A whole lotta Haaker Flaten going on
Powerful Norwegian bassist Ingebrigt Haaker Flaten spent a little more than two years living in Chicago, from January 2006 to spring 2008, and when he wasn’t on the road–which was most of the time–he fit in well. That is, he played steadily in all kinds of groups, some of them working bands and others one-off ad hoc lineups. Haaker Flaten went back to Oslo after the romantic relationship that brought him to town ended, but his musical relationship with Chicago had started long before he moved here and continues to this day. Tomorrow he returns for the first of a slew of gigs that run through Sunday.
Since his departure Haaker Flaten has released music pretty steadily, beginning with The Year of the Boar (Jazzland), from the quintet he formed with Chicagoans Jeff Parker, Frank Rosaly, and Dave Rempis–the fifth member, violinist Ola Kvernberg, was a holdover from the Oslo version of the group. Cut live during a European tour in 2007, it makes clear that Haaker Flaten shares a key quality with his Chicago counterparts–driving, insatiable energy. His compositions are typically packed with two or three discrete episodes, and most of the time he opts for muscular passages that stomp rather than swing–though his occasional explorations of space and calm, like a bit in “90/94” where Parker toys with texture and color, are satisfying too.
On Play Complete Communion (Bolage) Haaker Flaten joins saxophonist Atle Nymo and drummer Håkon Mjåset Johansen (both of whom are members of the excellent quintet Motif) to perform the two suites that make up the classic Don Cherry album (you guessed it) Complete Communion. Nymo does a fine job tracing the trumpeter’s indelible themes, which are meticulously crafted vehicles for improvisation. The trio don’t veer too far from the originals–you can hear their reverence for the material–but it still makes for an enjoyable listen.
Trinity is, oddly enough, a quartet with Haaker Flaten on bass, but this band traverses much different territory. Breaking the Mold (Clean Feed), recorded live at the Molde Jazz Festival in 2006, is an all-improvised set that mixes spacey contemplation with emotionally charged outbursts. Saxophonist Kjetil Møster (the Core) can blow free with the best of them, but he exercises a lot of restraint here, creating ambience at least as often as he knocks down walls. Drummer Thomas Strønen (Humcrush) has great timing, but he’s generally more interested in color, and he frequently turns to hydroplaning cymbal bowing or gentle pattering instead of steady timekeeping. Keyboardist Morten Qvenild (In the Country) might be the driving force by default–it’s his electronic keyboard that tends to determine whether the music switches into celestial mode or stays rooted in hard-charging fusion.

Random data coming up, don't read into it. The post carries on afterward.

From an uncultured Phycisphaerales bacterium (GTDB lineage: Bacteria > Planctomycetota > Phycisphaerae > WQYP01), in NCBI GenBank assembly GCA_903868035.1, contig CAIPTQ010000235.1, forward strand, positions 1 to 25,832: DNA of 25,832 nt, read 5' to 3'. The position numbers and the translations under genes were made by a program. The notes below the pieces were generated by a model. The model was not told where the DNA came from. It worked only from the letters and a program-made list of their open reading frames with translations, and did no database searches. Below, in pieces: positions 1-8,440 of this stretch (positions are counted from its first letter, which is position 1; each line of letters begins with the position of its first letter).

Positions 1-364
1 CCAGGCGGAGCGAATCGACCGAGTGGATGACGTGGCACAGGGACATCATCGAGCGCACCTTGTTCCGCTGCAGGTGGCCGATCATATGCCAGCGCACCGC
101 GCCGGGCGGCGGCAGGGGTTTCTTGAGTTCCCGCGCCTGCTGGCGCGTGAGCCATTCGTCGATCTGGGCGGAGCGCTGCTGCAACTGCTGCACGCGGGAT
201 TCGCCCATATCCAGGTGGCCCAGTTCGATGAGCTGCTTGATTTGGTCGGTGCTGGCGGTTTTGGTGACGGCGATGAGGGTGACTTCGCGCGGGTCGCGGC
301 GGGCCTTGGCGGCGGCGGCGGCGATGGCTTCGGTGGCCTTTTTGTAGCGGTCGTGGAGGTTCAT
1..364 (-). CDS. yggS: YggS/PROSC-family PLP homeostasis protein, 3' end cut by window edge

Finally, Haaker Flaten has released a couple of fine duo recordings. The Brewery Tap (Smalltown Superjazz) pairs him with legendary free-jazz saxophonist Evan Parker, who plays tenor for the session; though there are highly charged, frenetic passages, with the reedist blowing choked, gnarled lines and the bassist uncorking tightly bunched pointillistic patterns, the duo frequently engage in more spacious, temperate exchanges. It’s always hard to resist Parker’s trademark circular-breathing displays, but it’s really nice to hear him shape his probing lines in a more gentle, patient fashion.
The Haaker Flaten recording I’ve enjoyed the most over the past year–discounting the latest set from the quintet Atomic–is Elise (Hemlandssånger Compunctio), a duo recording with saxophonist Håkon Kornstad. The Elise of the title was the bassist’s grandmother, whose interpretations of folk hymns from the early-19th-century Haugian Revival were recorded by Norwegian National Radio in the 70s. The lyrics came from church hymnals as well books like Vægteren, a volume published in Minneapolis by a Norwegian Haugian community, but the melodies are rooted from oral folk traditions. The album opens with a brief a cappella recording by Elise Haaker, the only song with any vocals at all; six of the eight remaining tracks are instrumental adaptations of these hymns, in which the duo tease out the gorgeous melodies and reshape them gently to fit jazz language. There’s also one free improvisation and a lovely reading of Keith Jarrett’s “Death and the Flower.” The depth of feeling and degree of sensitivity here reminds me of Ornette Coleman’s beautiful duo recordings with bassist Charlie Haden, even though the music sounds totally different.